New reports by the National Center for Education Statistics and America's Promise Alliance find the graduation rate, now at 81 percent, is on the rise amid the closings of so-called dropout factories and could hit 90 percent before the end of the decade
The U.S. high school graduation rate has reached 81%, the highest graduation rate in history, and seems primed to reach 90% by 2020, according to new federal data.
New data released by the National Center for Education Statistics show that 81% of the class of 2012 graduated on time that year, the highest graduation rate on record. And according to a new report from the education group America’s Promise Alliance and other partners, the U.S. could meet a 90% graduation rate as soon as 202o if the rate of progress continues. That report says much of the graduation success can be attributed to the closing of so-called dropout factories as part of the push for education reform; 648 “dropout factory” high schools were closed between 2001 and 2012, and 1.2 million children who would have gone there were educated at better schools instead.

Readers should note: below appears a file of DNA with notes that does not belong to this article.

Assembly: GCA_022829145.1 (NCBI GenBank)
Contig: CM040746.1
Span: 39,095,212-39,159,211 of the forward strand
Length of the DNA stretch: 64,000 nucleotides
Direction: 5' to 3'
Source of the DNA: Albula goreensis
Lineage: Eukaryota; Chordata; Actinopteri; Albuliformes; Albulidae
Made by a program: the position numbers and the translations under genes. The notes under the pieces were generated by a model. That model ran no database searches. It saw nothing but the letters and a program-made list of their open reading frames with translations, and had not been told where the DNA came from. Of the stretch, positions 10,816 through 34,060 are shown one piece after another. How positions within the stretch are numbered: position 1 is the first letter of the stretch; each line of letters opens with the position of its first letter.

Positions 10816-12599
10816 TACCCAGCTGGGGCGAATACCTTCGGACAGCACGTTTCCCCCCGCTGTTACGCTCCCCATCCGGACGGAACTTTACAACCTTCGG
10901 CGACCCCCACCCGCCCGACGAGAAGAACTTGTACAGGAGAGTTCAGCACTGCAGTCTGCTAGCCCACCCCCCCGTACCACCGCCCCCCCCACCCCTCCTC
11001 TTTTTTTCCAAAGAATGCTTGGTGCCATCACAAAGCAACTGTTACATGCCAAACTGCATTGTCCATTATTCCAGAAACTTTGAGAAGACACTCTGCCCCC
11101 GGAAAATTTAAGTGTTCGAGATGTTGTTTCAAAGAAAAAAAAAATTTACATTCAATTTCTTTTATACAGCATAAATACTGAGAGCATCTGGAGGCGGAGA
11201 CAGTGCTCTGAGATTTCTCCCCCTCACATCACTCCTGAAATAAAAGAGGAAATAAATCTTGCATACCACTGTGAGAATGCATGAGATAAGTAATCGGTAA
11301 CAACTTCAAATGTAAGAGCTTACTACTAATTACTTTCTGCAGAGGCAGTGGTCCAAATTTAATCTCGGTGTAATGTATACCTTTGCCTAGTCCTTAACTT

Nebraska, North Dakota, Vermont and Wisconsin all have graduation rates of at least 90% already, but Washington D.C., Georgia, and Louisiana, and South Carolina were on the low end of the spectrum, with on-time graduation rates in the low 70s. The NCES numbers also point to which states are doing the best job at making sure black, Hispanic and low-income students are graduating on time. Montana had a 91% graduation rate for black students, while North Dakota and Vermont topped 98%. Over 98% of Hispanic students in Maine and over 95% in Vermont graduated on time. The worst states for black and Hispanic graduation rates were Nevada (40% of black students graduated, 50% of Hispanic students,) Wyoming (only 53% of black students graduated,) and Michigan (only 51% of Hispanic students got a degree.)